My morning's research had forced me to come to terms with a lot of Portland's lost buildings and neighborhoods, but this one was particularly striking. How could our city have lost a structure as beautiful — and as huge — as this one, in the middle of our downtown?

I later found out, while doing some subsequent browsing at the Greater Portland Landmarks site. The Baxter Memorial Block technically didn't ever get torn down: a husk of it is still standing on the corner of Congress and Oak. But a renovation in the 1950s demolished the turret and covered up in stucco all of the building's architectural details: demolished the soul of the building, in other words, and rendered it anonymous and forgotten. A before and after view from the GPL site (this is looking west towards Congress Square):




The Baxter Memorial Block, as was in the late nineteenth century (left) and today (right).

I'm reminded of the Kurt Vonnegut short story "Harrison Bergeron," about a dystopian society in which all citizens are forced to conform to a lowest-common-denominator standard by a "Handicapper General" who burdens the intelligent with screeching implants that interrupt their thoughts, the strong with sandbags, and the beautiful with masks. In the mid-1950s, the owners of one of our city's proudest buildings defaced it so that it would conform to the bland ugliness of the new shopping plazas and gas stations. What a miserable legacy to leave!

A detail of the ground-floor facade and the J.R. Libby Department Store, at the corner of Oak and Congress. Today, it's a Dunkin Donuts. Source.

Still — beneath the stucco, the Baxter Memorial Block is still there. I wonder how much of the brickwork and wrought-iron casings are still there, hiding after half a century in the dark.

Today, it's a low-rent building that few people want to work in — not much different from the half-abandoned shopping plazas and service stations they wanted it to look like. But imagine what it might become if someone invested the effort to restore even a hint of what its true nature.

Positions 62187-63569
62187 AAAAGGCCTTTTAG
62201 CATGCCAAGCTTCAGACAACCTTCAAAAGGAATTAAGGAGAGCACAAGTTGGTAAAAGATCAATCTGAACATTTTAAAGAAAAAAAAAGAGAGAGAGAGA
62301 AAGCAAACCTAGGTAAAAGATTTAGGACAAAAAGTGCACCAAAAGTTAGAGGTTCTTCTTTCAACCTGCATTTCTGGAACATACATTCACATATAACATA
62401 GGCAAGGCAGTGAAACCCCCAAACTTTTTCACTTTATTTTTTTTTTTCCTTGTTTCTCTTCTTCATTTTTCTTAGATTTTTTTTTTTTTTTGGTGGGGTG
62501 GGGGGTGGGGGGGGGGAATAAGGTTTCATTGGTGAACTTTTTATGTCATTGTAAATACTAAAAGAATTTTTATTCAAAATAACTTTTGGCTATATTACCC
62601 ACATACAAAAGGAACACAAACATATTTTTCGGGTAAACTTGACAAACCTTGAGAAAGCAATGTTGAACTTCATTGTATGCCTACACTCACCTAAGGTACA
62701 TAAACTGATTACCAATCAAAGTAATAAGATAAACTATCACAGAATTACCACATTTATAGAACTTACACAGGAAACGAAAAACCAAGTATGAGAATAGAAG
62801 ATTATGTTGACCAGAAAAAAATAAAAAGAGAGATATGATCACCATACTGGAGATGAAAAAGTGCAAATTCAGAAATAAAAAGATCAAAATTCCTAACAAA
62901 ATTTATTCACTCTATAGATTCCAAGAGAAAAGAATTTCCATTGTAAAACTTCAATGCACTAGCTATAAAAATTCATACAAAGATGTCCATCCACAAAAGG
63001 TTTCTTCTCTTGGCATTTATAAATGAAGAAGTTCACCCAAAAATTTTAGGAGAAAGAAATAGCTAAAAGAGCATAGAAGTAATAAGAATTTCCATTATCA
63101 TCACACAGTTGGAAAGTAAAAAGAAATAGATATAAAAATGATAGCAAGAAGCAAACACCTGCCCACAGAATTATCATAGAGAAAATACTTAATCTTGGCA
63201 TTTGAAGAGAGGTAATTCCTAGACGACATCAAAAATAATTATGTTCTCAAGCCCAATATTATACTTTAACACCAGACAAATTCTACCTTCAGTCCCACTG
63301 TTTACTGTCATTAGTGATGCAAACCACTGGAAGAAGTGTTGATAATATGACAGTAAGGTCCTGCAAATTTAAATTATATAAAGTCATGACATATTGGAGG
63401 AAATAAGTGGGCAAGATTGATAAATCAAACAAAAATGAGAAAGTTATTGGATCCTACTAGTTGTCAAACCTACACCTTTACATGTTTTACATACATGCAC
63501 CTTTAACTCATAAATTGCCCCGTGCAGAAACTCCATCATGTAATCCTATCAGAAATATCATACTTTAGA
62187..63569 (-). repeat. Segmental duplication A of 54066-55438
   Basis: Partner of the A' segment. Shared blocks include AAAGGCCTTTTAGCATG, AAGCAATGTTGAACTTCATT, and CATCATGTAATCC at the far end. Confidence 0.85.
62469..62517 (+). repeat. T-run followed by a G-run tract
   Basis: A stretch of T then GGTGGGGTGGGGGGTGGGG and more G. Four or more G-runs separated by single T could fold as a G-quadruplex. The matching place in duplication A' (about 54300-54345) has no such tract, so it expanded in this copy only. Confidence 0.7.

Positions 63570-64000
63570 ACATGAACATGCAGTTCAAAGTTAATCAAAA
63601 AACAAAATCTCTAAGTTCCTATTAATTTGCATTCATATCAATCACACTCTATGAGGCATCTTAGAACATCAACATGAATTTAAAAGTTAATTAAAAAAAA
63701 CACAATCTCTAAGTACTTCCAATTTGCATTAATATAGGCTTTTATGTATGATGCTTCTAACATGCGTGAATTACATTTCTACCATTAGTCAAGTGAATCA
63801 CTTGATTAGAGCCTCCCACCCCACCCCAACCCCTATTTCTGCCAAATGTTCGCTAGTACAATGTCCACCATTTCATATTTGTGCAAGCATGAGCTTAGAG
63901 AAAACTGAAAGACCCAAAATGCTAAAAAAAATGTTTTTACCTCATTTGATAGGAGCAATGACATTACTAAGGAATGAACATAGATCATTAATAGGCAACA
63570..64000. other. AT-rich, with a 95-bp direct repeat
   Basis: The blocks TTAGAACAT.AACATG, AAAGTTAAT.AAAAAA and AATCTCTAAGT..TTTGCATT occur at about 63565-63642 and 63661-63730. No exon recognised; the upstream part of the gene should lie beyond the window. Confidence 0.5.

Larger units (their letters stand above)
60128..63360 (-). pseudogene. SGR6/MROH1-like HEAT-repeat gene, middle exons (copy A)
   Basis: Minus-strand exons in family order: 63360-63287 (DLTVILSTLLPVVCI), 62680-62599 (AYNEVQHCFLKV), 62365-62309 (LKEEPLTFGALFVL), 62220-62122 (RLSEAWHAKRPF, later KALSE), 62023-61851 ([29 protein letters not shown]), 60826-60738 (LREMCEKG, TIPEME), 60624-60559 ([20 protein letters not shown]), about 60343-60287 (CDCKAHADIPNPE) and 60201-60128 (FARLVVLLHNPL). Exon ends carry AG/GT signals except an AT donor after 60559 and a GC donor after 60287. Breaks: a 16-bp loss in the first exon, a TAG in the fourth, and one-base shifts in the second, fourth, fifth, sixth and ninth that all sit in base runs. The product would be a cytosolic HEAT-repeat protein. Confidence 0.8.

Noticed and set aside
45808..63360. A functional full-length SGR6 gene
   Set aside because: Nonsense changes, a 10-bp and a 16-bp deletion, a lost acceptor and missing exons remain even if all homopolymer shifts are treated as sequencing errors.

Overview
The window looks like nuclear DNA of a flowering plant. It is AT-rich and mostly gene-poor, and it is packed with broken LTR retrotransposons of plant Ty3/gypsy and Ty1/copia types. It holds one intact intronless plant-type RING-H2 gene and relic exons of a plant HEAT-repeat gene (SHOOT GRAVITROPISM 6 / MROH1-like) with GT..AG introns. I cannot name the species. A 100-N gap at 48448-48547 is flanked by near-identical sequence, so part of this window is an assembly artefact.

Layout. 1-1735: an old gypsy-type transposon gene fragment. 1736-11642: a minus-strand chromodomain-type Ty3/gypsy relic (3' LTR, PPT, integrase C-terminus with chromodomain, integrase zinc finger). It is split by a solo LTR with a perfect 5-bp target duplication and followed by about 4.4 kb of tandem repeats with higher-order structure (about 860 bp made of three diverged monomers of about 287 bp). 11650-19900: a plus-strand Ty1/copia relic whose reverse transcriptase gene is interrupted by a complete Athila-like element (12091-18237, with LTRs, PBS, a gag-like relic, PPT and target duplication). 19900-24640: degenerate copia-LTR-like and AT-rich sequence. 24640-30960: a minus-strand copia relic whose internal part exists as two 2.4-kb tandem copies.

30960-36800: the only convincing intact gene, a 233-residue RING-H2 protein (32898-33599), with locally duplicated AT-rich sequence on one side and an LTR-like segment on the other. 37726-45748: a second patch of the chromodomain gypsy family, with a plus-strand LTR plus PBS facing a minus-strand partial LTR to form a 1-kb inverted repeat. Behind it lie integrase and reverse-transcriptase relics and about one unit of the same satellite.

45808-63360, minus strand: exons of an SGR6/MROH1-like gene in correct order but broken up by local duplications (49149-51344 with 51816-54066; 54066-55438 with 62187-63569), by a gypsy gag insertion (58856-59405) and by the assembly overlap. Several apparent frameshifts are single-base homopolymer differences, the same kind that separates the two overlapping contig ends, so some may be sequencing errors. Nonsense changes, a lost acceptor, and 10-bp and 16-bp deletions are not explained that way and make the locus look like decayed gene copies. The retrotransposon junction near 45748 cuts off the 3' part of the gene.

Thursday, October 7, 2010

"Peloton Labs" are under construction

The "coworking space" on Bramhall Square, which I'd blogged about a few months ago, is now under construction and seeking tenants. They're calling the place Peloton Labs.

Their new website is also soliciting ideas and suggestions from potential tenants - so sign on now to have a say in how the building gets built.

Also interesting: Neil Takemoto, author of the CoolTown Studios blog, seems to be involved as well - at least, he's posting things on the website. Neil was in town early this spring to participate in the East Bayside neighborhood design intensive. His blog is quite influential among creative economy wonks, so it's a good thing for Portland to have him involved in more projects here.

Tuesday, December 15, 2009

The Boom: The Best New Buildings of the Decade

The 'aughts are almost over. This was the decade of the real estate bubble, but it would be easy to assume that the bubble passed us by. After all, the city's skyline, as viewed from Falmouth or across the harbor in South Portland, hasn't changed much in the past 10 years.

But take a closer look, by walking along the city's main streets and through its neighborhoods, and it's clear that Portland is substantially newer and more vibrant than it was in 1999, when I graduated from Bonny Eagle High School and left for college in that other Portland. Many of the buildings are the same, but they've been refurbished and re-inhabited with households and businesses that care more about them. And elsewhere, abandoned lots and under-utilized parking spaces have given way to new housing and businesses.

The Portland peninsula has sprouted dozens of new buildings in the past decade. Here are five of my picks for the best, in no particular order (I'll post five more in a follow-up post next week):

  • Bayside East. Corner of Smith and Oxford Streets, East Bayside. Designed by Scott Teas, TFH Architects. Completed 2008.

    While prosperity arrived in most of Portland's neighborhoods during the 2000s, East Bayside was largely left out. The neighborhood is centrally-located geographically, but it remains isolated thanks to the lousy ideas of 1960s urban renewal: a monopoly of government-owned housing and dead-end streets cut off by the wretched Franklin Arterial. It's Portland's most Detroit-like neighborhood.

    Bayside East is a another affordable housing project, but unlike its older neighbors, it doesn't look like one. The south-facing patio works well as a pleasant public space for the building's residents, and the solar hot water heaters take a prominent place as a sort of awning on the top floor.